I am interested in building transformerless solid-state mics.
Of the 3 TLM170 (old version) I own, two are getting used regularly. On the third I managed to damage the fine wires coming out of the transformer of the DC/DC converter because I tried to remove the gluey stuff on the PCB out of curiosity. Silly me... I tried to find schematics on the net but they are of bad quality and none of them carried sufficient info of the inductor. I tried to fix the transformer by counting turns and rewinding but the attempt failed. I assume this is because I mixed up the wires going to the different locations of the PCB.
I also bought a replacement board from Neumann, but you only get the new (lacquered/potted) Versions. These do not fit to the connector inside the old version TLM170... schematics are not available of the new DC/DC boards. Neumann recommends to replace all PCBs inside the TLM170 if this happens. This is were I stopped and put the defective mic onto the shelf. Maybe I'll try to fix it again when time allows...

The TLM170 is one of the most used mics in my collection and I am always surprised of the level of meat and versatility I get from a mic that sounds really boring the first time you hear it but discloses it's power during mixdown.

Looking to my Neumann parts box there are two K89 and a complete TLM170 body that should see some use... I would be highly interested in your design ideas  ;)

Re: why do you build a microphone?
« Reply #18 on: October 11, 2020, 05:19:39 PM »
I'll just add to the love for the TLM170.  I owned a first issue for some time and it was also my most used  Neumann.  Some may consider it overkill for this, but I thought there was nothing better for kick drum. 
Of course, it was also regularly used it for vox, bass guitar cab, acoustic gtr., cello etc., etc...

Jeffrey Toobin: "This is the most embarrassing week ever."

Rudy Giuliani: "Hold my pants..."

rockinrob86

Re: why do you build a microphone?
« Reply #19 on: October 20, 2020, 10:16:38 AM »
What are these magical mics you can buy with transformers and not a chinese K67 capsule?

My DU87 builds with cinemag transformers and maiku capsules come in at around $500.  The maiku is far better than the chinese capsules, period (I know they use chinese backplates, but the sound is there).

My voice is very sibilant, and I like to play acoustic guitar and sing.  I can tell how I'm going to like any mic if I put it in front of me and see how it handles me, and also how the acoustic guitar leakage sounds.

The chinese capsules sound fine with up front sounds, but the bleed sounds strange. 

In my first DU67 build I used a used neumann, and in my 2nd one I have a chinese capsule while I'm trying to decide which K67 to go with, and the difference is really interesting.  You put the chinese one up, and do a vocal, and it sounds good.  You do the same vocal with the neumann capsule one and it gets noticeably smoother on the high end.  Now the chinese one sounds grainy and smeared.  Off axis sounds on the neumann one are clear and unobtrusive, whereas the chinese is annoying and doesn't seem to blend as well with the acoustic guitar mic, for example.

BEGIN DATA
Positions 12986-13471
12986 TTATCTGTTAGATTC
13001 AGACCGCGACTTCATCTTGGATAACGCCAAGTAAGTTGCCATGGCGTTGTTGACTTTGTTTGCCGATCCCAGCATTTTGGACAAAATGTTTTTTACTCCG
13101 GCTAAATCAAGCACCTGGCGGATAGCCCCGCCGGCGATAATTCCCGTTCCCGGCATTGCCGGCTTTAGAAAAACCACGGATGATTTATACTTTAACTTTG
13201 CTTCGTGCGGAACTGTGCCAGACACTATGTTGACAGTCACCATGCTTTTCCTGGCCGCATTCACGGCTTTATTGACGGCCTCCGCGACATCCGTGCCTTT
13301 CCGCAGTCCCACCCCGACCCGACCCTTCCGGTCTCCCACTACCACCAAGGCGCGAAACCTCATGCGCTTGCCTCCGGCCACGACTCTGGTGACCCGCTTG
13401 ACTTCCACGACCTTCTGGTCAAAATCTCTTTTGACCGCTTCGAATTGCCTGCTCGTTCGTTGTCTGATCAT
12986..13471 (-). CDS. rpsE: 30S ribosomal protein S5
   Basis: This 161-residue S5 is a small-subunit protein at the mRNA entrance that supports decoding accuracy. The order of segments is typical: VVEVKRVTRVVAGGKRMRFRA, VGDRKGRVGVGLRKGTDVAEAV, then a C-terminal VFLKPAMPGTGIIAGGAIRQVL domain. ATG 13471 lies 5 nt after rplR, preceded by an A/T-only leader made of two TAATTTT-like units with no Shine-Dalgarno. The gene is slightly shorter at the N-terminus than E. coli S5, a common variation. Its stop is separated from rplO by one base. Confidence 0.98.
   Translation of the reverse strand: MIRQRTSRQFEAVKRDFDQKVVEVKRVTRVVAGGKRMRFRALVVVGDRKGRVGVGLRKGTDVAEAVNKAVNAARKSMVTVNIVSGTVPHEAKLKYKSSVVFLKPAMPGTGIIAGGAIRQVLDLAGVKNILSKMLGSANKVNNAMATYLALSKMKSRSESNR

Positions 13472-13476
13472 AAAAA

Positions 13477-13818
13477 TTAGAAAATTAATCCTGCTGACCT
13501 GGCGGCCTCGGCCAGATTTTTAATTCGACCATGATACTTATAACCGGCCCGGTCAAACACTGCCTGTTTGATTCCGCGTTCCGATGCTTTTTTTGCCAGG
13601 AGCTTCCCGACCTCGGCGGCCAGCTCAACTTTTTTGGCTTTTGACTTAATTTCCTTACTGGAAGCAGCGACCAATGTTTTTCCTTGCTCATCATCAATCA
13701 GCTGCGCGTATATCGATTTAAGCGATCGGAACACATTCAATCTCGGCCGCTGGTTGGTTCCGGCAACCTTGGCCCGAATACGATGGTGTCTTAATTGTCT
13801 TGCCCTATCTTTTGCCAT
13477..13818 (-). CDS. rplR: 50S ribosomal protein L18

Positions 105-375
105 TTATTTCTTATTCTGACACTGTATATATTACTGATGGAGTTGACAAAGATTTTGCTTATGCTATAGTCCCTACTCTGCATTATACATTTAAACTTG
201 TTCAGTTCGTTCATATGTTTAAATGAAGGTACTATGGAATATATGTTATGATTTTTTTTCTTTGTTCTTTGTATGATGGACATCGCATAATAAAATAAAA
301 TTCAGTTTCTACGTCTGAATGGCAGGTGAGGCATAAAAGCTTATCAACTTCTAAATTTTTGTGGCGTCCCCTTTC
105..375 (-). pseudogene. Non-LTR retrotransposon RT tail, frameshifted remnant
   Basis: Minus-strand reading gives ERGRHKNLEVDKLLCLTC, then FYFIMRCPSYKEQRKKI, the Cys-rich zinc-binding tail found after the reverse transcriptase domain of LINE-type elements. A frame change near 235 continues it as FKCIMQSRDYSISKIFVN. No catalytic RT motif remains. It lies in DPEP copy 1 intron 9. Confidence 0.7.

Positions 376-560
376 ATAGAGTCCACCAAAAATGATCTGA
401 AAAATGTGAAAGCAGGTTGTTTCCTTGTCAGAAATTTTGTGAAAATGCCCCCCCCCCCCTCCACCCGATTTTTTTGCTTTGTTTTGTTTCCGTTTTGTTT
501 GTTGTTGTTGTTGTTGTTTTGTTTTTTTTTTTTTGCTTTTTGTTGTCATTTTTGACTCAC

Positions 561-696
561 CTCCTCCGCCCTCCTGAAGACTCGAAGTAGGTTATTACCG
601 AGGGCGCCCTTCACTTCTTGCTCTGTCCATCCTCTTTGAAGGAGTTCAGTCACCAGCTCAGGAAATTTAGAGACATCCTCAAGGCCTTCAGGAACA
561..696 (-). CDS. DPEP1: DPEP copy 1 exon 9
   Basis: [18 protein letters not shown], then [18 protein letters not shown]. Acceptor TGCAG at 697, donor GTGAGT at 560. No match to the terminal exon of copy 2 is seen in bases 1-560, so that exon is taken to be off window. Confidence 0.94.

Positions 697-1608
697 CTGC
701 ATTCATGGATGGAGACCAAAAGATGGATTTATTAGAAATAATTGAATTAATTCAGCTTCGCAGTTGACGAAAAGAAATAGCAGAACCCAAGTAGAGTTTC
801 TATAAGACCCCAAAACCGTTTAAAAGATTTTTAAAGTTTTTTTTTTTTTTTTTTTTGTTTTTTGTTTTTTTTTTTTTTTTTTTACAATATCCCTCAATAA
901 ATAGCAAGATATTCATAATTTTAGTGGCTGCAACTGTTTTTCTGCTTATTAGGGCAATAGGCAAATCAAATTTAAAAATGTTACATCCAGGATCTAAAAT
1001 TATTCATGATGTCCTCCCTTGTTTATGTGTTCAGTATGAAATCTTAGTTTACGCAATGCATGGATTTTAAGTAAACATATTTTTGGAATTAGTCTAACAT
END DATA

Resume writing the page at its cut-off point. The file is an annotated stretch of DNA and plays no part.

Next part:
Anyways, what commercial offerings are out there for the prices you can DIY?  an AKG c414 used for $700 or whatever?  I have an AKG C414 eb P48, and it is probably my 7th or 8th most useful condenser, and my most expensive non tube model.  New they are even more than that!

I also like with DIY I can buy a transformer when I get a good deal, or a capsule or body, put it on the shelf and slowly spend $100 or $200 a time over a year or so, rather than having to spend $1K+ in one go.

I don't particularly care about having non transformer, clean sounds.  I'm looking for fat color for pretty much everything I do.


Finally, I just finished recording this over the weekend for a charity tribute show we do here at a club every year with original artists doing tribute sets on Halloween to raise money to get instruments for kid's music programs.  This year it will be streaming, so I did a "quarantined" set with me playing all the instruments, with a few guest spots.

https://www.youtube.com/watch?v=V0QyvxTS6wc

This recording is basically all my U47 and U67 build mics, with a few others I built and a handful of commercial dynamic mics.  All going into tube preamps I built or modified (peavey VMP-2's, Ian's (Ruffrecords) classic tube mic pre, and an RCA BA2C clone), recording amps I built (mostly a vox-ish clone with aspects of AC-15, AC30 top boost and matchless mixed together) even with guitars I built (partscaster tele, Les Paul Jr. build)

If I'm recording, mixing, mastering, playing all the instruments, usually writing the songs, building the guitars, amps, pedals and cables, building the preamps and recording gear, why would I stop at the mics?! :)